Finally, we are coming to agreement that state police is necessary. We need police under the command of different states but there can be an arrangement of overall coordination or even powers of reversion to the federal security police just in case any governor or any political operative starts trying to use state police to change the authority of the federal government, we don’t want that situation as well. But that is not an excuse that all the police must be based in Abuja, it is not working as we can see.
On a final note you recently launched a book, ‘Big, Innovate and Grow,’ what are the lessons there for Nigerians?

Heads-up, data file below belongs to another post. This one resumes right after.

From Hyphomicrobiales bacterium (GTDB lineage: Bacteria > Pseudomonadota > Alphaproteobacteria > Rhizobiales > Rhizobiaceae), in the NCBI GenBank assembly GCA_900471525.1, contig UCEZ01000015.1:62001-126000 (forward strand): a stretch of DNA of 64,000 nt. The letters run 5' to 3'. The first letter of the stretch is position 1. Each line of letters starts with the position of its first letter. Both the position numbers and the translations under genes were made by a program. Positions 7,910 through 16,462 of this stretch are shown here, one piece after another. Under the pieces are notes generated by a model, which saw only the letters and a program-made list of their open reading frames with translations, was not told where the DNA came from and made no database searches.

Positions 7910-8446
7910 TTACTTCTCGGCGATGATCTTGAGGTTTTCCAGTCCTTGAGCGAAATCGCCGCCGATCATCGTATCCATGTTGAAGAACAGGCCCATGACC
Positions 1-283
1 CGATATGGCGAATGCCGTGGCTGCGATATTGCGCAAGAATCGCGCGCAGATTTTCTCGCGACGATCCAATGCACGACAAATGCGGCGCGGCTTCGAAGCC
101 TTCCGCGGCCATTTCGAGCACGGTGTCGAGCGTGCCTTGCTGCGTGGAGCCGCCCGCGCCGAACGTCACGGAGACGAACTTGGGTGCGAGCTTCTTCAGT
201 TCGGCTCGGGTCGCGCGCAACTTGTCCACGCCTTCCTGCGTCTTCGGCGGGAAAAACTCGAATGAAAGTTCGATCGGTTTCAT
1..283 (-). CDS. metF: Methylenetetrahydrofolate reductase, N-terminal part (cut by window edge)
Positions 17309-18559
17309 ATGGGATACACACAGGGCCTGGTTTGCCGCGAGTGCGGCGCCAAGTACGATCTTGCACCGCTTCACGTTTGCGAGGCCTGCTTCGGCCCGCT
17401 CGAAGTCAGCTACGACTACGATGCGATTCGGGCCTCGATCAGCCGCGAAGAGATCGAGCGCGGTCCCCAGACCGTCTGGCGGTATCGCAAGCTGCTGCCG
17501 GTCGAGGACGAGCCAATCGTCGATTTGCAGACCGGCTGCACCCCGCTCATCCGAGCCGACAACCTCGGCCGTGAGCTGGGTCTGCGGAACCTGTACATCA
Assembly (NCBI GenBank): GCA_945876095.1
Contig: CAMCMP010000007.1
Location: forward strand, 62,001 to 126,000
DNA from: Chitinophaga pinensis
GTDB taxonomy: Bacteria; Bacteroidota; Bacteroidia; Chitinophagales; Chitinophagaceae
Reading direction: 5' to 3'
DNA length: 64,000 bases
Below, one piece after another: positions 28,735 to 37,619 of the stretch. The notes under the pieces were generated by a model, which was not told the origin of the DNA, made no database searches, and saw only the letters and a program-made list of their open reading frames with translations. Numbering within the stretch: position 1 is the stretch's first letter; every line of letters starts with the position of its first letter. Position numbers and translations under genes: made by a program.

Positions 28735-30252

My new book ‘Big, Innovate and Grow’, is a vision on how Nigeria’s problems can be addressed in a very practical manner. In the book, I discussed and offered solutions on how to solve the many problems that confront our country. I discussed foundations like what leadership means, why we need to have world view, a national philosophy that drives our governance, how to achieve good governance. How to really fight corruption and why institutions matter. I also discussed nation-building, the role of women, and the role of the youth in nation building. Women and youth, I think, are critical elements of nation building in this country that have not been tapped into as we should.